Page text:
Review: The Great Debaters

A simple but compelling story based off true events about overcoming racial prejudices in the 1930s with an intellectual perspective.

How intellectual? Well, maybe not quite as rigorous or risky as it could have been with the ideas involved.

Directed by and starring Denzel Washington as a college professor in Texas leading four children in a national debate team, going on to challenge Harvard University’s own team. However his own intense political views and determination could threaten the lives of his students.

I cannot say I was greatly surprised by any of the turns of events in the film, and while a great cast do provide the perfect emotional performances, I wasn’t as moved here as I have been in other films of this genre.
The film gathers its emotional strength by having younger, more vulnerable actors involved, and this is very effective (especially alongside Washington’s crusader) to a point. Forest Whitaker also turns in a good performance as well as his son, who plays the youngest debater on the team, but unfortunately, his role was the most transparent. While the other three took the debate spotlight through the entire film, his character was relegated to the sidelines, even deemed unfit to debate before an audience. Hm, I cannot think what the climax of this story will be. Nope, no idea.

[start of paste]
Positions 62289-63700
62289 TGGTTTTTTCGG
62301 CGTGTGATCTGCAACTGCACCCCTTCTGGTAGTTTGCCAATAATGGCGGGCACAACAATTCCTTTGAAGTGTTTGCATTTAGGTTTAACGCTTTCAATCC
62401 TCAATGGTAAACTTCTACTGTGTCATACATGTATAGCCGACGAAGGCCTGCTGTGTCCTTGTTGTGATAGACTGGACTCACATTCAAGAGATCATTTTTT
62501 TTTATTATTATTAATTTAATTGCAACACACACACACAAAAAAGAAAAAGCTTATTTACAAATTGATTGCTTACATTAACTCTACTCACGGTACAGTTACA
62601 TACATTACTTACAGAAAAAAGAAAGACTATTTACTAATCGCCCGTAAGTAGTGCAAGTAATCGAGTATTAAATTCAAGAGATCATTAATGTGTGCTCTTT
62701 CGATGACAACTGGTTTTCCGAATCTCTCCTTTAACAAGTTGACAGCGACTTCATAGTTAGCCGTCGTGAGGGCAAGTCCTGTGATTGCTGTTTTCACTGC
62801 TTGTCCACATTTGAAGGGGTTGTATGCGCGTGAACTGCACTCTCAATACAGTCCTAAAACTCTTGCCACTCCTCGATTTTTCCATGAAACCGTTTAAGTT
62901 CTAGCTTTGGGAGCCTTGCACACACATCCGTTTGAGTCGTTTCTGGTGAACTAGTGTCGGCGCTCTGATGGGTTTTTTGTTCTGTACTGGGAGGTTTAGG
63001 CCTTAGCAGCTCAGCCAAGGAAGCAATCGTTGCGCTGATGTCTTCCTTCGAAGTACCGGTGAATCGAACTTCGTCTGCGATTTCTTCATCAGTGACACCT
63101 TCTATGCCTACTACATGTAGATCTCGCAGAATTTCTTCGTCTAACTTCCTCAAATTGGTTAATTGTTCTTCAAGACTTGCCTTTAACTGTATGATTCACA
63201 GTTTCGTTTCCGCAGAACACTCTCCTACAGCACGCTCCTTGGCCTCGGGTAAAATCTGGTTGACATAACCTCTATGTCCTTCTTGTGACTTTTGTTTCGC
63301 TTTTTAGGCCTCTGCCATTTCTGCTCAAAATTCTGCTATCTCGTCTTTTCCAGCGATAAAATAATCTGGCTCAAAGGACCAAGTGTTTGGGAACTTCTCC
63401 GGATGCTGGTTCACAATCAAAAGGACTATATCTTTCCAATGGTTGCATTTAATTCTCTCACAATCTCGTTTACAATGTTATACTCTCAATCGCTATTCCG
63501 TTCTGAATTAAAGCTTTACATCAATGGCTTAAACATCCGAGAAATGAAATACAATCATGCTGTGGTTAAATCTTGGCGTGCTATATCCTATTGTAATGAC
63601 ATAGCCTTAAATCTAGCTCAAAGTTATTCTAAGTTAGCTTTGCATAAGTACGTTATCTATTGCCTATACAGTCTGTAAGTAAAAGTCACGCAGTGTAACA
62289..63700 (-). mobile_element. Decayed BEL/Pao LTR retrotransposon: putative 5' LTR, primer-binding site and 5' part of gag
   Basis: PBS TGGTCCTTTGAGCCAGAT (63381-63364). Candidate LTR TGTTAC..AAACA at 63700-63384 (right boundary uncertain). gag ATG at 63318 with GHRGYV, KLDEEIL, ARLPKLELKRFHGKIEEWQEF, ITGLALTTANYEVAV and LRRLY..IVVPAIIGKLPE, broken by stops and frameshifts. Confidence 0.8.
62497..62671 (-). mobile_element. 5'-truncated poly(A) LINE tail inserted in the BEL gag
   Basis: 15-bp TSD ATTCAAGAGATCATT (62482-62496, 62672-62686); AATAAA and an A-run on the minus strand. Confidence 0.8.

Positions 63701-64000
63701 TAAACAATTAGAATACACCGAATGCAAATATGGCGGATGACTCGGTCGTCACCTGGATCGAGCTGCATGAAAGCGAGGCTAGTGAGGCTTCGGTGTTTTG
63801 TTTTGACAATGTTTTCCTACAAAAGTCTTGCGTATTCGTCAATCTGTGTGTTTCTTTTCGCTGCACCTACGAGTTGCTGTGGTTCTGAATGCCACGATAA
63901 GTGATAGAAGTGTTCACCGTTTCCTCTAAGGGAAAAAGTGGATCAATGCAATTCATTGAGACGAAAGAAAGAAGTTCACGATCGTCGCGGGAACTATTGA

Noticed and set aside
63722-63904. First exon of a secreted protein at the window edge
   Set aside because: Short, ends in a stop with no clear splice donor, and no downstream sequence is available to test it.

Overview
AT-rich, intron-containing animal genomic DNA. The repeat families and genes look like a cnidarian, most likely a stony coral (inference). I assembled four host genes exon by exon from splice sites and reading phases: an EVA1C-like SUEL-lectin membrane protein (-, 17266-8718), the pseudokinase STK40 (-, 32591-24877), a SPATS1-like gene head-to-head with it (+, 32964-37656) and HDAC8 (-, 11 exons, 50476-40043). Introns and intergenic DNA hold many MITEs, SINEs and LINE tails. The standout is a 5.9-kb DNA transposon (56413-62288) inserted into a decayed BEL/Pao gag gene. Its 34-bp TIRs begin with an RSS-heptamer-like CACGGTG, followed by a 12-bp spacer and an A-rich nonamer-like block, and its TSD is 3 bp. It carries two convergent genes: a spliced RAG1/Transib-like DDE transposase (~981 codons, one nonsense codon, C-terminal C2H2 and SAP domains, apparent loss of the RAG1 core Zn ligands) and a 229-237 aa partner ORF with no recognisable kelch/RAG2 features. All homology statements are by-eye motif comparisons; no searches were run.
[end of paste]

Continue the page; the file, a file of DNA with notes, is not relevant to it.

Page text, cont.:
It does its best to be a moving, provocative story, and it does have great tension in particularly dark scenes, but if you let it sink in it feels a little too… deliberate; an intellectual properly made palpable for mass consumption. Was it bad? No. It is a good movie, and I suggest you watch it if you like these sorts of dramas (or are a fan of Washington) it just doesn’t feel as challenging or intense as it could have been.

Additional Marshmallows: Wait… Oprah Winfrey was the Producer? What?


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